Apparently, having lost all levers in talks with Russia, the Belarusian authorities have decided to use the last bargaining chip, security matters. Such a tactic is hardly promising and is more likely to lead to further complications in Russo-Belarusian relations.
On November 14th, 2019, President Lukashenka held a debriefing on Russo-Belarusian border issues for the State Border Committee Chairman, Lapo, and the Security Council State Secretary, Zas. During the debriefing, the president reiterated his concerns about Russia’s unilateral actions at the border with Belarus, leading to restricted border crossing by third-country nationals. In addition, such actions have restricted free trade between the two states.
Lukashenka also complained about the lack of military-technical support from Russia. Belarus is investing significant resources in developing its military capacity, which, allegedly would be used primarily in Russia’s interests.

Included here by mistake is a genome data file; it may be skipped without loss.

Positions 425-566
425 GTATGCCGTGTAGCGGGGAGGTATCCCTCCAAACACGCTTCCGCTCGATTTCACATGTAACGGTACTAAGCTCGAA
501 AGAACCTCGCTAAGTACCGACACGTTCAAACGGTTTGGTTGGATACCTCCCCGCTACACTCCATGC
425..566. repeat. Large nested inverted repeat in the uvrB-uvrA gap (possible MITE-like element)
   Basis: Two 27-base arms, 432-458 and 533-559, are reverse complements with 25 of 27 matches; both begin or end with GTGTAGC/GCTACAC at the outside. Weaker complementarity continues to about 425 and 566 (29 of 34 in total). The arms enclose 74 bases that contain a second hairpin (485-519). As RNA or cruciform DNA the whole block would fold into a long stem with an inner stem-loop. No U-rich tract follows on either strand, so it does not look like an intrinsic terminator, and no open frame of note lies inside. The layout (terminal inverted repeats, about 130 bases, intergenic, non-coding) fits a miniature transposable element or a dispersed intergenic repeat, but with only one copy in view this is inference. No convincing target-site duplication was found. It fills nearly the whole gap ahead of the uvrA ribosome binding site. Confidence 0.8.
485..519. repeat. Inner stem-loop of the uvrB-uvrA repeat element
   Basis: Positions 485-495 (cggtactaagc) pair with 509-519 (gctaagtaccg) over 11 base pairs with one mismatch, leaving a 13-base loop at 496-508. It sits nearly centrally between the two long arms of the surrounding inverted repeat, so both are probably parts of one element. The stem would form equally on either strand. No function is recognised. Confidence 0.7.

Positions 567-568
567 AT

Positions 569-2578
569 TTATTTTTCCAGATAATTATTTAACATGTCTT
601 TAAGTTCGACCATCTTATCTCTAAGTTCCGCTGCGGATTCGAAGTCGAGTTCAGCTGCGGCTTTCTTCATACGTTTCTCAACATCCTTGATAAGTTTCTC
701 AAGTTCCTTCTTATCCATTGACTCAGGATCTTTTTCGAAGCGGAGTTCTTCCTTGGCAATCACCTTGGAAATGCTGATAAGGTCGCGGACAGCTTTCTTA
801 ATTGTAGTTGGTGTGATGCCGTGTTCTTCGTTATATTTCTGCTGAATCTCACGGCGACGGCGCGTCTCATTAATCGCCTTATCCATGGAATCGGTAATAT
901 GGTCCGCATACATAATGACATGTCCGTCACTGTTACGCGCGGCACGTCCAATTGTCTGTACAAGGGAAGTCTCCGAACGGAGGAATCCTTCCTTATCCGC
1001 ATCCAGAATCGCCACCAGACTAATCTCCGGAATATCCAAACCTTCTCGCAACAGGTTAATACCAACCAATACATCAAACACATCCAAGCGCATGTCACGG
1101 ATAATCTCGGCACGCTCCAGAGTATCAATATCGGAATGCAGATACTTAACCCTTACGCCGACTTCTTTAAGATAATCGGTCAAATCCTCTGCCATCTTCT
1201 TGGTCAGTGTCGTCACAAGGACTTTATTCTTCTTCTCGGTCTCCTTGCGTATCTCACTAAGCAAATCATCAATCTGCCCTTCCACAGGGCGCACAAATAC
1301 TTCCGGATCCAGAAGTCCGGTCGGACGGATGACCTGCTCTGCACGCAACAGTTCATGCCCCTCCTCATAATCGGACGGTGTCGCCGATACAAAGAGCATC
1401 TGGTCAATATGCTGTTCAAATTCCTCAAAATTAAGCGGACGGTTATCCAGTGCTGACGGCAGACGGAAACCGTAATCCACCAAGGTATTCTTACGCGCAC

Ultimately, Lukashenka instructed the power block leadership to assess and synthesise Belarus’ assistance to Moscow on security matters to be able to use it as an argument in negotiations with the Kremlin on bilateral economic relations.
Lukashenka’s statements, if they materialize, mean that security matters are no longer ‘sacred’ in Russo-Belarusian relations. Using security issues to force through Belarusian economic interests in negotiations with Moscow is unlikely to yield results. Moreover, the tension in bilateral political and economic relations is likely to spread to security cooperation. That said, it is worth recalling the tension between Lukashenka and Russian Defense Minister Shoigu regarding the deployment of a Russian airbase in Belarus the last time they met in person in April 2013. Meanwhile, in the unofficial redistribution of powers in Russian secret services, military intelligence plays a major role in detecting external challenges and threats to Russia’s national security.